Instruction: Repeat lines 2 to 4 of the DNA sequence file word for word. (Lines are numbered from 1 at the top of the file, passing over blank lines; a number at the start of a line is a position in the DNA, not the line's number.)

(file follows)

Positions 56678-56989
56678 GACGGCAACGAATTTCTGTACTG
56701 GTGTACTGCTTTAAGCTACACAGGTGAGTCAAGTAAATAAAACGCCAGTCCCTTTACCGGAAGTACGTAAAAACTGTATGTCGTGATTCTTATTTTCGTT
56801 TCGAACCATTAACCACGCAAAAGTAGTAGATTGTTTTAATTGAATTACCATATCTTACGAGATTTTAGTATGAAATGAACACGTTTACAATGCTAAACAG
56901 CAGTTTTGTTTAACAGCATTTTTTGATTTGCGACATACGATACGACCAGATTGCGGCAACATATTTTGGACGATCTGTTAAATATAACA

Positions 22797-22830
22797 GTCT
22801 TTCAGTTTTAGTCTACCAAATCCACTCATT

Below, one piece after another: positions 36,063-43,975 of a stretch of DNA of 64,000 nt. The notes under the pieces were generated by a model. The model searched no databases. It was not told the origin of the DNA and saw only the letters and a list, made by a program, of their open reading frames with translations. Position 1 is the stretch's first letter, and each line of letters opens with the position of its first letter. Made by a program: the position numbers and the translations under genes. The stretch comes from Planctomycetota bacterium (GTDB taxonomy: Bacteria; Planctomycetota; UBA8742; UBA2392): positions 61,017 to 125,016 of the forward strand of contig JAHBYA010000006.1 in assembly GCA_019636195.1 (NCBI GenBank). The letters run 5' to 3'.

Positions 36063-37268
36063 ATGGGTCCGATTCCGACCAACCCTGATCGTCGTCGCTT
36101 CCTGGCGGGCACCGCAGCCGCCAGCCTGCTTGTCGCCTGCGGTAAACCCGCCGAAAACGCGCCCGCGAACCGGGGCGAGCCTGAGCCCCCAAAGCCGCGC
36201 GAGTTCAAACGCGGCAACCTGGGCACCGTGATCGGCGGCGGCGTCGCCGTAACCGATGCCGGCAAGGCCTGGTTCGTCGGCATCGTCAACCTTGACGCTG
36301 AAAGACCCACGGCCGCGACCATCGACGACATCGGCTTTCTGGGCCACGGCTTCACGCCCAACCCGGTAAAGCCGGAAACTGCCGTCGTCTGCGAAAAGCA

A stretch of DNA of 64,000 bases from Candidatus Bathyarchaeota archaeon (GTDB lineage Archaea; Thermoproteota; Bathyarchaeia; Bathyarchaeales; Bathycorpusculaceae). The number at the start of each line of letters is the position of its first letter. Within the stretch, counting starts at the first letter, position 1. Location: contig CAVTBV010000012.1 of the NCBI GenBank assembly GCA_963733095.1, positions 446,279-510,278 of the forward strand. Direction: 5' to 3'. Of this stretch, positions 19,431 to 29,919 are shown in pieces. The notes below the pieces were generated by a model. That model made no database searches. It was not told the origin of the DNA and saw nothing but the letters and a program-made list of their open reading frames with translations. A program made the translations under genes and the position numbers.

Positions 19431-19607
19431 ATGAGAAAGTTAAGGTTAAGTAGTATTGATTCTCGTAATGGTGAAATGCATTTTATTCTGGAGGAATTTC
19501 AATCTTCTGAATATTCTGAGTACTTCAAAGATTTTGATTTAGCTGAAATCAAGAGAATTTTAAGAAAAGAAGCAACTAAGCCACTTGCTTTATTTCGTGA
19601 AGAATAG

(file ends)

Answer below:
56678 GACGGCAACGAATTTCTGTACTG
56701 GTGTACTGCTTTAAGCTACACAGGTGAGTCAAGTAAATAAAACGCCAGTCCCTTTACCGGAAGTACGTAAAAACTGTATGTCGTGATTCTTATTTTCGTT
56801 TCGAACCATTAACCACGCAAAAGTAGTAGATTGTTTTAATTGAATTACCATATCTTACGAGATTTTAGTATGAAATGAACACGTTTACAATGCTAAACAG